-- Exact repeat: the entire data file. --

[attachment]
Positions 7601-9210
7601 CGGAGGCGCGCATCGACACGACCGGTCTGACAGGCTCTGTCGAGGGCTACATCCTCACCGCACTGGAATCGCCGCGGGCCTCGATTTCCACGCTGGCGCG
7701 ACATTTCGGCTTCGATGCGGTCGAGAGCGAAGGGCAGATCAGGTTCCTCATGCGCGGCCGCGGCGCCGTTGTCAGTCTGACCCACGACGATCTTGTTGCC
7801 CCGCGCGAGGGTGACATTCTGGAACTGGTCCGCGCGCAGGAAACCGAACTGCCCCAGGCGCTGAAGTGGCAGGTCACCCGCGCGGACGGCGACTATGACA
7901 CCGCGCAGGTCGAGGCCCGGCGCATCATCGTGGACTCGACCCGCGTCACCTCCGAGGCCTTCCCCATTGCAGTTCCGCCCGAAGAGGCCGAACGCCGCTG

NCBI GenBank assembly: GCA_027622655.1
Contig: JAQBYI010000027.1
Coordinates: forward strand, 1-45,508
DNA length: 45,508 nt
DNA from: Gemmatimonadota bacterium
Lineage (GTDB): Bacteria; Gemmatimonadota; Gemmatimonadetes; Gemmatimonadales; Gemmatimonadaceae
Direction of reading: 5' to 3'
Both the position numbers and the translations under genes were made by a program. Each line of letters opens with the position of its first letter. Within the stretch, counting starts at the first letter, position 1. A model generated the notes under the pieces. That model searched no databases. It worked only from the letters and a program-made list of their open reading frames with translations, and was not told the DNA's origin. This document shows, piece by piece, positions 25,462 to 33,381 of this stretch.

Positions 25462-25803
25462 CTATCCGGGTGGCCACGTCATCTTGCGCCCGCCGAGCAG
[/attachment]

Positions 7601-9210
7601 CGGAGGCGCGCATCGACACGACCGGTCTGACAGGCTCTGTCGAGGGCTACATCCTCACCGCACTGGAATCGCCGCGGGCCTCGATTTCCACGCTGGCGCG
7701 ACATTTCGGCTTCGATGCGGTCGAGAGCGAAGGGCAGATCAGGTTCCTCATGCGCGGCCGCGGCGCCGTTGTCAGTCTGACCCACGACGATCTTGTTGCC
7801 CCGCGCGAGGGTGACATTCTGGAACTGGTCCGCGCGCAGGAAACCGAACTGCCCCAGGCGCTGAAGTGGCAGGTCACCCGCGCGGACGGCGACTATGACA
7901 CCGCGCAGGTCGAGGCCCGGCGCATCATCGTGGACTCGACCCGCGTCACCTCCGAGGCCTTCCCCATTGCAGTTCCGCCCGAAGAGGCCGAACGCCGCTG

NCBI GenBank assembly: GCA_027622655.1
Contig: JAQBYI010000027.1
Coordinates: forward strand, 1-45,508
DNA length: 45,508 nt
DNA from: Gemmatimonadota bacterium
Lineage (GTDB): Bacteria; Gemmatimonadota; Gemmatimonadetes; Gemmatimonadales; Gemmatimonadaceae
Direction of reading: 5' to 3'
Both the position numbers and the translations under genes were made by a program. Each line of letters opens with the position of its first letter. Within the stretch, counting starts at the first letter, position 1. A model generated the notes under the pieces. That model searched no databases. It worked only from the letters and a program-made list of their open reading frames with translations, and was not told the DNA's origin. This document shows, piece by piece, positions 25,462 to 33,381 of this stretch.

Positions 25462-25803
25462 CTATCCGGGTGGCCACGTCATCTTGCGCCCGCCGAGCAG